When critics, gallerists, curators or artists get their knickers in a knot over the need to promote traditional – generally figurative – art as an antidote to the rising tide of decadent, superficial, sensationalist hucksterism, they are relegating themselves to crackpot status. The issue isn't so much the viability of figurative work, as the mainstream art world easily embraces a handful of token figure painters like Elizabeth Peyton or John Curran every few years. Nor is it merely the fact that they are swimming against the tide of Modernism with its utopian sense of inevitability and its flagship aesthetic of reductive minimalism. What truly isolates them is the siege mentality with which they declare their dedication to representational craftsmanship, a passionate testifying that is out of place in the convivial social whirl of the art marketplace. Sixty-something New York based art critic Donald Kuspit, never a cheerleader for Postmodern avant-gardisms, forged what may be the masterpiece of contrary art appreciation with his 2004 book The End of Art. Beginning the notorious incident a couple of years ago where an installation by U.K. art star Damien Hirst – consisting of half-full coffee cups, beer bottles, ashtrays and assorted painting detritus – was thrown out by the gallery janitor, Kuspit embarks on a challenging and iconoclastic revision of the history of modern art. Taking full advantage of his twin doctorates in art history and philosophy (as well as his Freudian psychoanalytical training), Kuspit repaints Marcel Duchamp – widely considered the most influential artist of the 20th century and a central or seminal figure of Cubism, Dada, Surrealism, Pop Art and Conceptualism – as a sexually retarded, nihilistic, hyperintellectual despoiler of art's potential to positively transform our relationship to the world. Abstract Expressionism and color-field-painting Grand Poo-Bah Barnett Newman is written off for his equal but opposite disengagement from the sensual world.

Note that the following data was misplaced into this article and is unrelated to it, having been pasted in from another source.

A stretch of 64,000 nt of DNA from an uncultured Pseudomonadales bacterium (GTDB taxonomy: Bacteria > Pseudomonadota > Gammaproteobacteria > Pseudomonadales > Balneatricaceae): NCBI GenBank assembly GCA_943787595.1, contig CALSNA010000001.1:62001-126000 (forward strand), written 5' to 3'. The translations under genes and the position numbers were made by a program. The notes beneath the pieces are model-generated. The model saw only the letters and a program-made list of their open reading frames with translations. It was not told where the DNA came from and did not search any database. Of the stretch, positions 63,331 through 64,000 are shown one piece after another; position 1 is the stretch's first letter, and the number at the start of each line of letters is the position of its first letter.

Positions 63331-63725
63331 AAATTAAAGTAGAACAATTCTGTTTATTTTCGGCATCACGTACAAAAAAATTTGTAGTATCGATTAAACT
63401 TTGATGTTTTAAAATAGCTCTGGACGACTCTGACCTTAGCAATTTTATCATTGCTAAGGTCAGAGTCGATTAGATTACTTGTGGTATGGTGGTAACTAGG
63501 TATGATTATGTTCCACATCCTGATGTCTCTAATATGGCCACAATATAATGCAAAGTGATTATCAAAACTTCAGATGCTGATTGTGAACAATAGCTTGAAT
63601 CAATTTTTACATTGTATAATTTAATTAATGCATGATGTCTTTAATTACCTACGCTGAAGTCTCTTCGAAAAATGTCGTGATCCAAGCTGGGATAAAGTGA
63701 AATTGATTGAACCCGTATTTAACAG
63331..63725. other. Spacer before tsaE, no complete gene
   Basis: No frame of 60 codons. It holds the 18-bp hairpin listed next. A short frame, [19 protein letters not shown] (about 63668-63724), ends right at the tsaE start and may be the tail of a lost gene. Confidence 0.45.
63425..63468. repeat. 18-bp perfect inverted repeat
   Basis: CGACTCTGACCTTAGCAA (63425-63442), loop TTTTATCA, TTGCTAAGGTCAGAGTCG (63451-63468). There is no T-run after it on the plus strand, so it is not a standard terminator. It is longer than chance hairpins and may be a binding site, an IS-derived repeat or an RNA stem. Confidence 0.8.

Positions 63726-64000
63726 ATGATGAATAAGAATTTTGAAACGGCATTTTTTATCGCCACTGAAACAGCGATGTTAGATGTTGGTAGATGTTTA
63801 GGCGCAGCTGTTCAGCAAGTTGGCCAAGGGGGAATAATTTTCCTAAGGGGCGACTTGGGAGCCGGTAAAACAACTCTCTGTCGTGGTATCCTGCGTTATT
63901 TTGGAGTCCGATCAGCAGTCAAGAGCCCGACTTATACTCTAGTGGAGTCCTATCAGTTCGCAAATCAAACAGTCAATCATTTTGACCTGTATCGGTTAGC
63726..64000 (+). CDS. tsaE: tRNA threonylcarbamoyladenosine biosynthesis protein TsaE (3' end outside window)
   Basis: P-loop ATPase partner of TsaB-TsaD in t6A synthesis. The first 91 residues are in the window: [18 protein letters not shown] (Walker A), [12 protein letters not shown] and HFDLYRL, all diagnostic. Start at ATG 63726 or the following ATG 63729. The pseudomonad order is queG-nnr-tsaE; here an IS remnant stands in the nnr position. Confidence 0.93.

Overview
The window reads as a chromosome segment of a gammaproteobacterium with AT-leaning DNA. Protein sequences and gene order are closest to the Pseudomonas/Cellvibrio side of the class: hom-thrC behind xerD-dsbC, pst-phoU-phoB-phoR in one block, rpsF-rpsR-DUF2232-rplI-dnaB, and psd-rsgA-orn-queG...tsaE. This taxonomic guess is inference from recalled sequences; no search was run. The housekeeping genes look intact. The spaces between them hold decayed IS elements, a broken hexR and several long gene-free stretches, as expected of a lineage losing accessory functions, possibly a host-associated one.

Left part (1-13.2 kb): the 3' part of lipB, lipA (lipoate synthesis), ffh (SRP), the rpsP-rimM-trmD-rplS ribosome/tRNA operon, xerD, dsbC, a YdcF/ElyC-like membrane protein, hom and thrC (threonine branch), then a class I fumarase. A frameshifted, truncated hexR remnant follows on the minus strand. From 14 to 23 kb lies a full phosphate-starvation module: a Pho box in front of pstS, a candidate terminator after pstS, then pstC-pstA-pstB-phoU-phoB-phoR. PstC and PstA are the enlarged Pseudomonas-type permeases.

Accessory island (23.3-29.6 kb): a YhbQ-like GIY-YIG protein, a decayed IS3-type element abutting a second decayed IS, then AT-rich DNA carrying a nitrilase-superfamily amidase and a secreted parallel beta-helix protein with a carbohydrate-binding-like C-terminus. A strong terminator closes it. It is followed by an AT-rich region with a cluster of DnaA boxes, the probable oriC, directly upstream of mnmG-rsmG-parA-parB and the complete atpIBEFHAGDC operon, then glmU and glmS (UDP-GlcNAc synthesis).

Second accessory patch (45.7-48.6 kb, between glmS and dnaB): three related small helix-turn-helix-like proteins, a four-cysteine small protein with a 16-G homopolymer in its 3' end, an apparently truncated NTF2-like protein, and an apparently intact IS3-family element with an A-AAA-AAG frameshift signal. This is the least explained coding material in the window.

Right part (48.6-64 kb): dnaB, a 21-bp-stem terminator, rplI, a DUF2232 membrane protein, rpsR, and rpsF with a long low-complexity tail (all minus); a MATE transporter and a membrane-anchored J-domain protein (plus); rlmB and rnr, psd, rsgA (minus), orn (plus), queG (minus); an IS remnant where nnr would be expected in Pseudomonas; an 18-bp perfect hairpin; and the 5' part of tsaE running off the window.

Edouard Manet, Robert Rauschenberg, Allen Kaprow, Andy Warhol, Claes Oldenburg, Jeff Koons, Jenny Holzer, Barbara Kruger, William Wegman, Mike Kelley, Tony Oursler, Paul McCarthy, Rirkrit Tiravanija – each is weighed and found to be wanting imagination, meaning, engagement with the Unconscious, and aesthetic value. What's left? A handful of artists including Lucien Freud, Odd Nerdrum, Eric Fischl and Ruth Weisberg, whom Kuspit collectively dubs “The New Old Masters” for their commitment to traditional craft and humanist content. The book stirred up considerable controversy and predictable cries of “reactionary” and “hater.” It's difficult to imagine a position more alienated from the mainstream canon of contemporary art theory. Kuspit can hardly be described as an art-world outsider, though. A contributing editor to Artforum and several other major art magazines, professor of art history and philosophy at SUNY Stony Brook, and the author of a score of books as well as the official Encyclopedia Britannica entry on art criticism, Kuspit is more of an insider than most Duchamp scholars will ever be. In Columbia University's National Arts Journalism Program's 2002 survey of visual-arts critics, he ranked as the 33rd most influential art theorist in all of history. Still, when the opportunity came for Kuspit to curate an exhibition demonstrating the kind of work he believes offers “the possibility of making a new aesthetic harmony out of the tragedy of life, without falsifying it,” that opportunity was nowhere in or around Manhattan, but in the unlikely community of Hermosa Beach in a clean, well-funded space called Gallery C. AN ART DECO MOVIE PALACE renovated into a 6,500-square-foot exhibition space by the chic German architecture firm Graft, Gallery C has been open for about a year and a half, hosting solid shows of SoCal art like “Drunken Masters” (James Hayward, Roger Herman, Peter Lodato and Hubert Schmalix) and “L.A. Woman” (Lisa Adams, Kim McCarty, Meg Cranston, Jill Giegerich). The brainchild of Jason Moskowitz and Michael Napoliello Jr., co-founders of PR company U.S. Marketing and Promotions, Gallery C is an impressive if somewhat arbitrary attempt to make Hermosa a satellite hot spot to L.A.'s thriving art scene. It's a sign of their success that they can attract a voice as prestigious as Kuspit's, but just as surely an indication of the peripheral status imposed on ideas that don't conform to consensus wisdom. It would appear to be Gallery C's mandate to show only contemporary California art that has determined the range of Kuspit's “California New Old Masters” (which opens Thursday night, January 27). Ruth Weisberg, early-'90s grassroots “figurative group” organizer and current USC fine-arts dean, is the only NOM mentioned in The End of Art who is included here. Which is not to say that the “CNOM” artists don't equal or surpass the examples cited in Kuspit's book. The late Jim Doolin's luminous landscapes – most memorable in their depiction of the L.A. freeway system, here is represented by a less typical but equally hypnotic desert scene – epitomize the marriage of meticulously rendered pictorialism and self-aware Postmodern anxiety that Kuspit seems to be championing. Scott Hess, Sandow Birk and Masami Teraoka have established idiosyncratic careers in the mainstream scene with their respective spins on various art-historical narrative traditions. Thirty-year-old Kenny Harris produces slightly-less-than-masterful but nevertheless lovely Diebenkornian interiors, while Mark Trujillo successfully updates the peculiar collective isolation of cinema-going captured in Edward Hopper's 1939 New York Movie. Some of the most effective paintings (NOMs don't make videos) are those verging on abstraction, like Roni Stretch's Shroud of Turin – effect minimalism or Chester Arnold's pointillist crowd scene Mass Appeal. All in all, “California New Old Masters” is a strong, though incomplete, cross section of contemporary figurative work in L.A. and environs. As such, it is virtually indistinguishable from similar shows regularly mounted by local curators such as Gordon Fuglie of Loyola Marymount's Laband Gallery, Art in America's Michael Duncan and galleries like Hunsaker-Schlesinger at Bergamot Station. And while it's advantageous to receive the imprimatur of a critic as influential and impassioned as Donald Kuspit, he quite frankly fails – both in his prose and his selection of illustrative artworks – at communicating exactly what the problem is and how some figurative works (but not others) are supposed to fix it. I don't get how Manet's paintings are bad because they somehow embody “indifference to the human spirit,” or how one can fail to take aesthetic pleasure in Duchamp's Large Glass or perceive the dreamlike archetypal depth charge of his Étants Donnés (or at least admit the possibility that others may have this experience), regardless of the artist's stated intentions. I don't see how CNOM Ron Pastucha's Lady Liberty Abducted by the Centaur Mobil, along with several other historical pastiches in the show, doesn't constitute the “heavy-handed” Postmodern “defamatory banalization of great traditional art” against which Kuspit rails. And I don't buy the underlying fear and divisiveness that energize his arguments. Kuspit's main idea seems to be that life sucks, and that by blurring the difference between life and art, Duchamp and his progeny made art suck too. I won't argue that existence isn't suffering, but it has been my impression from my own study of art history, my experience as an artist (I myself am a Master of the Fine Arts) and my contact with other artists that the blurring of life and art has allowed artists to bring the transformative power of creative consciousness to bear on the mundane world, and make it so it doesn't suck so bad. This holds true even if you're working with Renaissance perspective, rabbit-skin glue and mythopoeic allegories. It's just the critics who don't seem to get it. CALIFORNIA NEW OLD MASTERS | Galley C, 1225 Hermosa Ave., Hermosa Beach | Through March 26